As you indies probably know, I do not encourage self-employeds to prepare their own tax returns. And I don’t explain tax forms on my blog. However, I don’t want you to miss out on this goodly amount of money so I’m breaking my own rule and am giving you a little tax preparation alert.
Among the many new tax advantages that have been served up for 2009 is one called the Making Work Pay Tax Credit. Many of you have been asking about it and its form Schedule M of Form 1040.
The most important question from you: Does it apply to self-employeds as well as employees? The answer is yes.
The credit is available to any person who has made any income while working, whether as an indie or an employee, or both. You may not be eligible, however, if your income is too high.
The Making Work Pay Tax Credit is a refundable tax credit. That means it is a dollar for dollar deduction against any tax liability you have. And if you owe no tax then the credit becomes your refund.
If you are single, the credit is $400.
If you are married filing jointly the total credit for you and your spouse is $800.
Singles will not get the credit if adjusted gross income is $95,000 or more.
Married people filing jointly will not be eligible for the credit if adjusted gross income is $190,000 or more.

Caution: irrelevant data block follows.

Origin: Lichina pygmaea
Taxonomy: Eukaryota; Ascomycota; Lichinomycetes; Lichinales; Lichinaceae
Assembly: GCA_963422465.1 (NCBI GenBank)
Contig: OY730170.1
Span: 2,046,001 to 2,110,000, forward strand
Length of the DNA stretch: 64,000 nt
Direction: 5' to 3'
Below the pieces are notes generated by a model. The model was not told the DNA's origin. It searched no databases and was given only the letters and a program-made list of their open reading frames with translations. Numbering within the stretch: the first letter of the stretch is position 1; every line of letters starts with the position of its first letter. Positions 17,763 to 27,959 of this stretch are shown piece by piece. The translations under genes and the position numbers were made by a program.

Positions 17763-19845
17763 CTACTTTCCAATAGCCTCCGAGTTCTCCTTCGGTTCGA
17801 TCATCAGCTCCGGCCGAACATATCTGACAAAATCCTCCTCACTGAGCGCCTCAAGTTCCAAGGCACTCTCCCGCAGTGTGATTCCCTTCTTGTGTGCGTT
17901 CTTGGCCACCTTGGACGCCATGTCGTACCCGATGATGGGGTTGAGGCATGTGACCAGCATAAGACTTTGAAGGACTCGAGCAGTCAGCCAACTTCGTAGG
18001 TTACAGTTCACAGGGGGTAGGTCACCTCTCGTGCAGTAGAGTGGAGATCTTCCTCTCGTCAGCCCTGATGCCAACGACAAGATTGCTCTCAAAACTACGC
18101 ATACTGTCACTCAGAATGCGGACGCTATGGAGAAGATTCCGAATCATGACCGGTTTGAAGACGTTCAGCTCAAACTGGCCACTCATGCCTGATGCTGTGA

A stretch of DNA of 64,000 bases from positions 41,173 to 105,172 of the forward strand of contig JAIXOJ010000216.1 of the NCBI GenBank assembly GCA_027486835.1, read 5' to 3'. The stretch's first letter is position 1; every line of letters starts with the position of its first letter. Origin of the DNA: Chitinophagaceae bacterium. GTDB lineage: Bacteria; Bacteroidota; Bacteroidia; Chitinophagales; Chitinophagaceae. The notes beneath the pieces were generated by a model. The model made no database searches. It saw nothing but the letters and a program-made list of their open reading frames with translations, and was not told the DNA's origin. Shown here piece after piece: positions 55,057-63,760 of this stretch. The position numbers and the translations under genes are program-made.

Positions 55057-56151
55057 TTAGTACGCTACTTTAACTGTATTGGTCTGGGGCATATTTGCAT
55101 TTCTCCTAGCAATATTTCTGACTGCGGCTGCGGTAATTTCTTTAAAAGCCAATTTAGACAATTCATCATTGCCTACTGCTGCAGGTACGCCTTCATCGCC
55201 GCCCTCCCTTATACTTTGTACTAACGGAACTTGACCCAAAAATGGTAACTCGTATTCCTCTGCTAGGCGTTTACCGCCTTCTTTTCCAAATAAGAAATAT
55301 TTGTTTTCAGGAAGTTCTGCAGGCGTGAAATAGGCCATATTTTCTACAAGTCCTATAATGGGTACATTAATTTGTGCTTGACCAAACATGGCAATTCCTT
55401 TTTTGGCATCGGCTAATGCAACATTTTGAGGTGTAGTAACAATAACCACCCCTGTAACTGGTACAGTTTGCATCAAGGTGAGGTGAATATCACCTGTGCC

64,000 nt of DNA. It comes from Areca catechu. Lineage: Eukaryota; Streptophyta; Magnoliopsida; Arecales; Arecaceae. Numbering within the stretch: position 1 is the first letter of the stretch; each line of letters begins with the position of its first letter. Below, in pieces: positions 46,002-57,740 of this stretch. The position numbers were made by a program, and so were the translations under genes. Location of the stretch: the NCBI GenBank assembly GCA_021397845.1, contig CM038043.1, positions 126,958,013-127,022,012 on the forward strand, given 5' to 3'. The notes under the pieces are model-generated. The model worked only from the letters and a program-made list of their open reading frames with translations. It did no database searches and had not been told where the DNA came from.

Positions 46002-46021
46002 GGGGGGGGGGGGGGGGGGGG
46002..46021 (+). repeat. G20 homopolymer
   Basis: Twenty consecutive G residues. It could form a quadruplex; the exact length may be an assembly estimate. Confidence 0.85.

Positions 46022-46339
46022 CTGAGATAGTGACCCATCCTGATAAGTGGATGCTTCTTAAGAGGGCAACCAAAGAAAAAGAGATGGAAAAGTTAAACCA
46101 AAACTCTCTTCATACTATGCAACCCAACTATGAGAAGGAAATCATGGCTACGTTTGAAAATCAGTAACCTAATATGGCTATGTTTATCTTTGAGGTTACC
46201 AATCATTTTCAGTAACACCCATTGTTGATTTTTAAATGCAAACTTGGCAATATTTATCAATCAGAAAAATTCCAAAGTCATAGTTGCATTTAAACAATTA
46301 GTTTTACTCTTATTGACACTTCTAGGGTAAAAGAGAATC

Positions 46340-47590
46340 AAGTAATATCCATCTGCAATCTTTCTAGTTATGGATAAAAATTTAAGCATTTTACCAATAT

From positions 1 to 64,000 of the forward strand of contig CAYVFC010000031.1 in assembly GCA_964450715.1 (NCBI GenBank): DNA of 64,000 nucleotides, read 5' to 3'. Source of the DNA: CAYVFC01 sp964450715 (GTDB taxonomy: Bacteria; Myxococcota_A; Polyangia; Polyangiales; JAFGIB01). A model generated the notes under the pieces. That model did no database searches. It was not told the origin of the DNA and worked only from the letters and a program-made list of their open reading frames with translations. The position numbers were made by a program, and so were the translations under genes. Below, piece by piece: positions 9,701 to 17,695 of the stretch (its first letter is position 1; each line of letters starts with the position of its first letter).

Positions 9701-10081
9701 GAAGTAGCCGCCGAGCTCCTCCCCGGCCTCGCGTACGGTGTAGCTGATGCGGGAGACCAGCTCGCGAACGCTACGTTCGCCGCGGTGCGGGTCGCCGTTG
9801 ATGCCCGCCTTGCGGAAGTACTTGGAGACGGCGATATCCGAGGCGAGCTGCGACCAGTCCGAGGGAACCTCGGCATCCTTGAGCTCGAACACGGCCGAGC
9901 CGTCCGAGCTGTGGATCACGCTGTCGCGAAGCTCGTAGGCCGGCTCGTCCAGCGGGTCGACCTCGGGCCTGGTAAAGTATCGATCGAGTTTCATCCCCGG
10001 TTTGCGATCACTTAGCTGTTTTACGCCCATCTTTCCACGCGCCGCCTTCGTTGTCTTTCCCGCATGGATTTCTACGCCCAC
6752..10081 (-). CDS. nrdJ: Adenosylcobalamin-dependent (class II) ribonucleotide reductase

What’s adjusted gross income? it is line 37 of your 2009 Form 1040 page 1 and is a combination of income and subtractions called adjustments. It is the sum of all your income, such as: wages; net self-employed income; interest; dividends; perhaps some of your social security; alimony received; stock gains; pension; and more. From that total you subtract adjustments, such as: health insurance premiums for indies; ½ SE tax for indies; moving expenses; certain expenses for artists; and the list goes on.
Eligibility depends on other particulars as well. Be sure to look into it to see if you qualify for the credit.
And, here again my encouragement, or warning: There are many new credits and deductions available for middle- and lower-income taxpayers, whether freelancer or employee. Good tax pros keep up with these changes. There’s a good chance you will save money by taking advantage of a tax pro’s knowledge. Have an indie-savvy tax pro prepare your return.